Guaranty Trust Bank (GTBank) lost N35.55 billion in failed securities investments in Ghana for the financial period of 2022.
GTBank had invested in several securities offered by the Ghanaian government; Treasury bills, Eurobonds, Local US bonds and Cedis bonds.
According to the company’s financial reports released on April 14, the investments were made through GTBank Nigeria and its subsidiaries, GTBank Sierra Leone, GTBank Liberia, and GTBank Rwanda.
About N167.55 billion was held by GTBank in these investment instruments for profits, however, the financial institution recorded losses in every debt security investment.
According to the breakdown of the investments in the debt securities, GTBank had a total investment value of N34.71 billion in Treasury bills, but at the end of the year (2022), it lost N986.88 million, leaving the firm with N33.72 billion.
Its investment in Eurobonds suffered a loss of N14.05 billion, out of the N41.65 billion previously held. This leaves a balance of N27.59 billion.
Similarly, the Local USD bonds investment fell to N27.36 billion, as GTBank lost N4.16 billion out of the N31.52 billion exposed in the debt security.
Also, the N59.66 billion held in Local Cedis bonds dropped to N43.32 billion, indicating GTBank lost N16.34 billion.
Reason for GTBank’s investment loss
GTBank bore the brunt of the financial crisis in Ghana, where it invested heavily in debt securities. The country has found it difficult to meet its debt obligations over depleting foreign reserves, high yields on bonds and low revenue.
This led to the Ghanaian government asking securities investors like GTBank to take about a 30 per cent loss in their investment in debt securities.
“On investment securities issued by the Government of Ghana, the Government of Ghana announced the suspension of payment on selected external debts due to its current financial crisis and launched a domestic debt exchange programme to address the economic challenges in Ghana. This event increased the level of credit risk that is associated to the securities issued by the Ghanian Government,” GTBank said.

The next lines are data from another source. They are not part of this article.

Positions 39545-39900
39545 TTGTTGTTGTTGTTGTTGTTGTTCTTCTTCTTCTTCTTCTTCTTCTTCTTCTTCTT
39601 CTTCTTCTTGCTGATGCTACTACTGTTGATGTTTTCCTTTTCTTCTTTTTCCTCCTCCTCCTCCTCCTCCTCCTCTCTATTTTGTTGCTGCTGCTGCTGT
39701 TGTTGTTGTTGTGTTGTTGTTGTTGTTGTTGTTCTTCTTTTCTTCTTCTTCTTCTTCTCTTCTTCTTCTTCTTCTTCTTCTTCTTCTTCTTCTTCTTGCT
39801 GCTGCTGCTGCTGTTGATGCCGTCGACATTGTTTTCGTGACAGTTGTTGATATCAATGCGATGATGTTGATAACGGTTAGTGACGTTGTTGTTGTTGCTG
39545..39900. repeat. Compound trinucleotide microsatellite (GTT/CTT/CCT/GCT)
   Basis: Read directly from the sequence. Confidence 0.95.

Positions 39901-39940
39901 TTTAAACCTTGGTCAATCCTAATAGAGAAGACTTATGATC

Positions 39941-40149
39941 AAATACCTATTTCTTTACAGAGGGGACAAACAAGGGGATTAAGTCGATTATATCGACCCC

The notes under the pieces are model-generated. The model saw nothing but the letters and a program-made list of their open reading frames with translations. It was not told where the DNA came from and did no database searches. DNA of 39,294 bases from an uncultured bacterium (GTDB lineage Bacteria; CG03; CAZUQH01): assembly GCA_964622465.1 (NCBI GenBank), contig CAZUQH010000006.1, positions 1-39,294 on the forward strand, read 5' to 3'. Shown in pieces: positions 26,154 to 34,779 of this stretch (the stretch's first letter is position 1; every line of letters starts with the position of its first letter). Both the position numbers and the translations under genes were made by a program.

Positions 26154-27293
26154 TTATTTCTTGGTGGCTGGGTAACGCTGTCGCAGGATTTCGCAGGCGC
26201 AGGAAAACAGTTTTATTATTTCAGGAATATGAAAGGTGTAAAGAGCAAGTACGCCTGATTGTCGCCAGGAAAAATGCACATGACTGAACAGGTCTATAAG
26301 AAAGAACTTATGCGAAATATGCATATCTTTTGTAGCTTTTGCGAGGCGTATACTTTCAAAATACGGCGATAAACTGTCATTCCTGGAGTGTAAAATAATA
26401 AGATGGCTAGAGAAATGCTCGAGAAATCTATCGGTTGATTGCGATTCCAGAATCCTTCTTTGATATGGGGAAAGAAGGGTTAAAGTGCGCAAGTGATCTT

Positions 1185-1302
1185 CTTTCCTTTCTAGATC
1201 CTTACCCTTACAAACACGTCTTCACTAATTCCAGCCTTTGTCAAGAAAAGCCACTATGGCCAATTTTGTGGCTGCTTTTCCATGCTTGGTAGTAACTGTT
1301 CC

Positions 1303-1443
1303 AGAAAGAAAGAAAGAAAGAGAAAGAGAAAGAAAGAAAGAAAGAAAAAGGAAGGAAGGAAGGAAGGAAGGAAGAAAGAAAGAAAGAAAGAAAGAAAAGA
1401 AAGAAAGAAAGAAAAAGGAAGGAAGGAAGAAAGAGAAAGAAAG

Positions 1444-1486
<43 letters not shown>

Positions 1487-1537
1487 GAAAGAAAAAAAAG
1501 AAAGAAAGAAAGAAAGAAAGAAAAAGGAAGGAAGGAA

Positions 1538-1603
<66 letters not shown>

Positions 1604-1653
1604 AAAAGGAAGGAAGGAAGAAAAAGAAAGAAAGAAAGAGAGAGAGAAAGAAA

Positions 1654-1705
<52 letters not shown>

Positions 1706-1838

Ghana’s decision to cut the investment value of investors was occasioned by the country’s agreement with the International Monetary Fund (IMF) to obtain a $3 billion loan to boost its foreign reserves and its capacity to meet debt obligations.
The domestic debt exchange programme “was the first step of the Country’s Debt Restructuring Exercise, which was a pre-condition for a US $3bn bail out, that the government had sought from the International Monetary Fund (IMF), due to its unsustainable debt levels (with public debt at over 100% of GDP, and debt service costs absorbing 70%-100% of revenues).” the firm stated.
GTBank added: “Guaranty Trust Holding Company Plc is exposed to Ghana’s Sovereign Debt Restructuring, as a result of its investment in GTBank Ghana, which is a direct subsidiary of GTBank Nigeria Ltd (98% ownership).
“As a means of deploying US Dollar Liquidity, the Group also has exposures to Eurobonds issued by the Government of Ghana, through the following entities: GTBank Nigeria Limited, GTBank Sierra Leone, GTBank Liberia and GTBank Rwanda.
“The Government’s Effective Default on Debt Payments and Debt Restructuring Plan resulted in each of the Entities with exposures to the Ghanian Government taking an Impairment Loss.”